The Student Association Senate passed a pair of resolutions to advance efforts to promote inclusion with stronger financial support for refugees and a diversity course requirement for undergraduates during a meeting Monday.
Senators unanimously passed The Welcoming Campus Initiative Act to encourage officials to implement a proposal drafted by No Lost Generation GWU to make the University more accessible to students with refugee backgrounds through scholarship and mentorship programs. The senate also unanimously voted to create a University-wide general education requirement for all undergraduates to take courses focused on diversity, equity and inclusion.
Sen. Dasia Bandy, ESIA-U and the chair of the senate’s diversity and inclusion assembly, sponsored both resolutions on the same day she announced her plan to run for SA president, hoping to revamp the student experience with expanded inclusive initiatives, like new bias testing requirements.
SA President Brandon Hill – a co-sponsor of The Diversity, Equity, and Inclusion Education Requirement Act – said he is working with officials and faculty to establish a new course requirement by next fall in the aftermath of a string of racist and anti-semitic attacks that have taken place on campus since 2018.
“It falls in line with our market basket schools,” Hill said at the meeting. “We also have some of the lowest general education requirements of our market basket schools in comparison, and this has been in the works for about three years now.”
Senior Olivia Issa, the president of No Lost Generation, said The Welcoming Campus Initiative Act provides a “holistic approach” toward sponsoring domestic and international students with programs that can ultimately streamline their application process. She said the initiative would fund scholarships for students with refugee status and provide applicants with mentors – provisions that serve as “pathways” for students trying to achieve citizen status in the United States under adverse conditions with about 26 million refugees worldwide, including more than one million who have fled Ukraine under the Russian invasion.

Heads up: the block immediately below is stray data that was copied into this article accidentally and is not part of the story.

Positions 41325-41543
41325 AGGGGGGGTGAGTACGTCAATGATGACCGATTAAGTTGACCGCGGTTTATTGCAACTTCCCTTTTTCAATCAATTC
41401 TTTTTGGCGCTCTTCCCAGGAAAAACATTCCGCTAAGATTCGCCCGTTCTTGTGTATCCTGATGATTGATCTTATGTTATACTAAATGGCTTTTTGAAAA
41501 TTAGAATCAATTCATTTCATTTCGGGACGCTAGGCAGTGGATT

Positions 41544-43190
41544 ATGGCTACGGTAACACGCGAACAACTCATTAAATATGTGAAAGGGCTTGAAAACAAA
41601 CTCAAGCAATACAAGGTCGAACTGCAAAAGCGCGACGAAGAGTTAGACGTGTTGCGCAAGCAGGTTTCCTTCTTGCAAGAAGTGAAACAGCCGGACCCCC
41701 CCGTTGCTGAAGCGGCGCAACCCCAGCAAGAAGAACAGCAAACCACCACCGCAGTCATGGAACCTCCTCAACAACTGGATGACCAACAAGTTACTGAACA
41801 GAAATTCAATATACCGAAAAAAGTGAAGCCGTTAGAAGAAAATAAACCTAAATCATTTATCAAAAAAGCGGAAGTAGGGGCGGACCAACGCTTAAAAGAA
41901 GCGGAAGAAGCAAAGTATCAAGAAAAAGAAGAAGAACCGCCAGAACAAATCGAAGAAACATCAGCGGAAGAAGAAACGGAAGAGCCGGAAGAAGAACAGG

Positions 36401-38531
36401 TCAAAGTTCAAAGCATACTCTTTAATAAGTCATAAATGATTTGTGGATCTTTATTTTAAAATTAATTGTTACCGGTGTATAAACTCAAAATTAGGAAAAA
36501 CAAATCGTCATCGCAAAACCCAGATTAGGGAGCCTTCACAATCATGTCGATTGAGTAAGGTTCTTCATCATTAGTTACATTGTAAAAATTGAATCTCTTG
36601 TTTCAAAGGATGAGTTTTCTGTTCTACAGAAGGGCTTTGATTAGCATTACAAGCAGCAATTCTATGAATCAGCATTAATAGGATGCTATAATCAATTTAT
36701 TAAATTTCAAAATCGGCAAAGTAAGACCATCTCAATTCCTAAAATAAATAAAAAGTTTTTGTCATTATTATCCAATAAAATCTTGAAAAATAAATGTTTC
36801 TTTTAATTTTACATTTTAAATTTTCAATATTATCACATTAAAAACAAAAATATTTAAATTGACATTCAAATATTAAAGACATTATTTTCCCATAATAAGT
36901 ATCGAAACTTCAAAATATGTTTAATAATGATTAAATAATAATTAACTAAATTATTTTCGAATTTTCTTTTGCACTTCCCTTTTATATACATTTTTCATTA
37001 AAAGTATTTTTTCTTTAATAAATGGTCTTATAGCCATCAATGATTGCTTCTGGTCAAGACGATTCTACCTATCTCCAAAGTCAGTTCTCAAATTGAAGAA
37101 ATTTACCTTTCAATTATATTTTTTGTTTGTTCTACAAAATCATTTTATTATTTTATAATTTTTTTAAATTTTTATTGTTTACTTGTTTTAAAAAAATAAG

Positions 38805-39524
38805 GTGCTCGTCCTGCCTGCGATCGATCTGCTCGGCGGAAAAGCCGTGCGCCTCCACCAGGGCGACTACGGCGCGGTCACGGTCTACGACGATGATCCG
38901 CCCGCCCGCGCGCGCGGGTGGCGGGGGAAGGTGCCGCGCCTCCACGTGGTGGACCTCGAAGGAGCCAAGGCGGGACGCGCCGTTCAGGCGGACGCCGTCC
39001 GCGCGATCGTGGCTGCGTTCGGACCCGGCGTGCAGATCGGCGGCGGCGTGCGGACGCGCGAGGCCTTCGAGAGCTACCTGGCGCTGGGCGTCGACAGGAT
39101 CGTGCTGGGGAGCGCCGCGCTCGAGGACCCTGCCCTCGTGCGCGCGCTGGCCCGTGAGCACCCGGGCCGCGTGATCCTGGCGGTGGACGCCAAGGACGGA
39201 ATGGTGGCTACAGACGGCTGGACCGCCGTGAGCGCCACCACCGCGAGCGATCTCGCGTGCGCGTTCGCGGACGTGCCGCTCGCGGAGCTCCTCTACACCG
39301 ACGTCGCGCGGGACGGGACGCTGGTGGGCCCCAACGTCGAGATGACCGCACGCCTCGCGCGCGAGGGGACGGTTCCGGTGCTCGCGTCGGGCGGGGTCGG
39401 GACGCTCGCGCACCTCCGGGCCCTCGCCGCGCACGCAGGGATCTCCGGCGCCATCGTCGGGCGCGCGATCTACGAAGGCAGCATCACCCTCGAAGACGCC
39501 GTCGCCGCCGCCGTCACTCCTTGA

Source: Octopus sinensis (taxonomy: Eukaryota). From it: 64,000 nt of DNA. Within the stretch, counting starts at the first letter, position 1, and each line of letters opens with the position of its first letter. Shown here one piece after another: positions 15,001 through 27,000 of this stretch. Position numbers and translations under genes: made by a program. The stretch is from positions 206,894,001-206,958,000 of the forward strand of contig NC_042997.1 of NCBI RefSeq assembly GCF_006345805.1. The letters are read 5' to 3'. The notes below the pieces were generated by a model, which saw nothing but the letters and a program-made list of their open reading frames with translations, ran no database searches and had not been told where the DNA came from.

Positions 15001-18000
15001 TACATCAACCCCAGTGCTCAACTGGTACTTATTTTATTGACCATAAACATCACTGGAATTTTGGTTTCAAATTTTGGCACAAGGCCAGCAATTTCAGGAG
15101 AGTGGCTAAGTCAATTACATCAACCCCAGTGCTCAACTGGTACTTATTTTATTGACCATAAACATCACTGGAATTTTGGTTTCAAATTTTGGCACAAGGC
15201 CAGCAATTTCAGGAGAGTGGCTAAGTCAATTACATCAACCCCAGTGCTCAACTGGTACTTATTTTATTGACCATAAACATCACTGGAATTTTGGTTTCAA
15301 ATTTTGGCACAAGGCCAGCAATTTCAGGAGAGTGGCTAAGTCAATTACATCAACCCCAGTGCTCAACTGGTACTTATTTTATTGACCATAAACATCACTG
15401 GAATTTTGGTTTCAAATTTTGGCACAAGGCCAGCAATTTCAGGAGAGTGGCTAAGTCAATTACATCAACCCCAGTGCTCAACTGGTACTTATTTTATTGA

“This is really important to me seeing as this has affected my family in the past and is why I’m here today,” Issa said at the meeting. “On a statistics level, this is really important to me, because in the world there are over 26 million refugees and that number is growing on a daily basis as we see in Afghanistan and Ukraine. And only 1 percent of that 26 million people are resettled every year into safe countries.”
The resolution states that other higher education institutions currently offer scholarships for refugee students, including Columbia University and the University of California-Irvine. More than 10 students with refugee backgrounds spoke during the meeting’s public comment session to urge senators to pass the resolution, saying that a scholarship fund would help bring more students with refugee statuses to GW.
The senate voted to allocate nearly $27,000 to the South Asian Society for their South Asian Heritage Celebration that will take place in March in University Yard. The funding will cover the rental cost of U-Yard and booking hip-hop artist Abhi the Nomad as a performer and alternative rock singer Sameer Gadhia as a speaker.
The senate unanimously voted to allocate more than $21,000 to TEDxFoggyBottom to cover costs to book speakers and venues for their upcoming conference next month. Sophomore Ignacio Gomez, the operations director of TEDxFoggyBottom, said the organization is hosting their events in Daughters of the American Revolution Constitution Hall instead of Lisner Auditorium because of scheduling conflicts with GW Events and Venues.
Senators voted to grant the Students Music Coalition nearly $12,700 for the club’s first Put Me On Festival, which will highlight different GW artists that work in visual, fashion and music disciplines with art displays, according to the group’s presentation.
The senate also passed the Financial Reform Act to replace the existing financial bylaws with a Code of Financial Policies, a separate governing document that includes all of the SA’s financial policies and regulations. The Office of the Legislator General filed a complaint in the Student Court last month opposing updates to the finance bylaws by alleging that imposing sanctions on student organizations is unconstitutional.
SA Sen. Yan Xu, ESIA-U and defendant in the case, said in his motion to stay the court’s decision on the case that the Financial Reform Act will resolve the issues the Office of the Legislator General cited in their complaint. The sections on sanctioning and fining student organizations that the plaintiffs claim are unconstitutional have been struck from the Code of Financial Policies, according to the legislation.
The next senate meeting will be held March 7 at 8:30 p.m. in the University Student Center’s Continental Ballroom.